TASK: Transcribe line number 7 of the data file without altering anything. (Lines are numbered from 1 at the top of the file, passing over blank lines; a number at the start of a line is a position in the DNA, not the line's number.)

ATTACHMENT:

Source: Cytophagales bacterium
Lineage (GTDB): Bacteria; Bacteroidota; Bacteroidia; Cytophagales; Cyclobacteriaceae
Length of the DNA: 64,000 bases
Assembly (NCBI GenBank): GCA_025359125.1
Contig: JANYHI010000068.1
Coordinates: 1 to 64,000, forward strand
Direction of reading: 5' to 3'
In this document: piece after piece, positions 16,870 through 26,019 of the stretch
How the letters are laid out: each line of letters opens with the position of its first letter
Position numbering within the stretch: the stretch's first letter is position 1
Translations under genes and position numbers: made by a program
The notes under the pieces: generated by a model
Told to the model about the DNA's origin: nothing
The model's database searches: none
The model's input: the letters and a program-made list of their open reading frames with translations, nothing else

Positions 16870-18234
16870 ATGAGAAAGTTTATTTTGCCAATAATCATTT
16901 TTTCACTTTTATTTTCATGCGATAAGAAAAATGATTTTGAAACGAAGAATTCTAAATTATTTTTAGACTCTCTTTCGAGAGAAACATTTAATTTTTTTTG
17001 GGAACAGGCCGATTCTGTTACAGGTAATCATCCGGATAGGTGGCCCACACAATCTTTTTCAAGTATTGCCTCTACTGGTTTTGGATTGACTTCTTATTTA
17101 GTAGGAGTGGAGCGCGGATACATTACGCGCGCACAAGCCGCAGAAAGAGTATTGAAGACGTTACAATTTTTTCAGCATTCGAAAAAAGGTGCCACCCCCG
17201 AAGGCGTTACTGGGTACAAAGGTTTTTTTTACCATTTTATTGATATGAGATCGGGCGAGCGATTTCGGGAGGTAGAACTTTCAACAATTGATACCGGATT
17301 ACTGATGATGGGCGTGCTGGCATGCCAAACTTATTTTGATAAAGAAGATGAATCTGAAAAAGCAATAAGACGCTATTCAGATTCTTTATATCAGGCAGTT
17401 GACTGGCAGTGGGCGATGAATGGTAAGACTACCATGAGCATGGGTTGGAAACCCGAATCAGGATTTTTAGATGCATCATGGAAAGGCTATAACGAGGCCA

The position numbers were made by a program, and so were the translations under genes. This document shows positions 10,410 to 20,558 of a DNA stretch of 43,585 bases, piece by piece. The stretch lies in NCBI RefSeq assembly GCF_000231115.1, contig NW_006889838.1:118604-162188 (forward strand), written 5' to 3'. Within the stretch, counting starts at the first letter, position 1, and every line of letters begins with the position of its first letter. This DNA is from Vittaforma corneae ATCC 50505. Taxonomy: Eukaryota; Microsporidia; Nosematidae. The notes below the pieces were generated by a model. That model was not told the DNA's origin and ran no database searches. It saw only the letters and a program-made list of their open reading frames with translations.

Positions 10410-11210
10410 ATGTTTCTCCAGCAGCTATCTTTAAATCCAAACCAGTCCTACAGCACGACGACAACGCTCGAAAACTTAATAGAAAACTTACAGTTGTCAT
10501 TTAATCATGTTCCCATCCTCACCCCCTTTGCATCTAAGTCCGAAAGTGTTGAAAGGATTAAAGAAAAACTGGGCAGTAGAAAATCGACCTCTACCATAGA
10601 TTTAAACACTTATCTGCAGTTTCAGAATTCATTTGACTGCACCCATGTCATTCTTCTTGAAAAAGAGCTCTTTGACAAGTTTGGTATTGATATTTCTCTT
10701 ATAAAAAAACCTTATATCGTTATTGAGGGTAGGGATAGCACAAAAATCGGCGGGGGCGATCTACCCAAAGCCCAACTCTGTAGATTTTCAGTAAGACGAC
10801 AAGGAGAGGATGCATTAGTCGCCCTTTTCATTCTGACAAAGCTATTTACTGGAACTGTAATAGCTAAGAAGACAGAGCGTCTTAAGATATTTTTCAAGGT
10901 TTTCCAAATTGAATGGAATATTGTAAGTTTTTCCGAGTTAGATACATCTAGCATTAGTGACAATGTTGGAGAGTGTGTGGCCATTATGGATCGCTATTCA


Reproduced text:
Direction of reading: 5' to 3'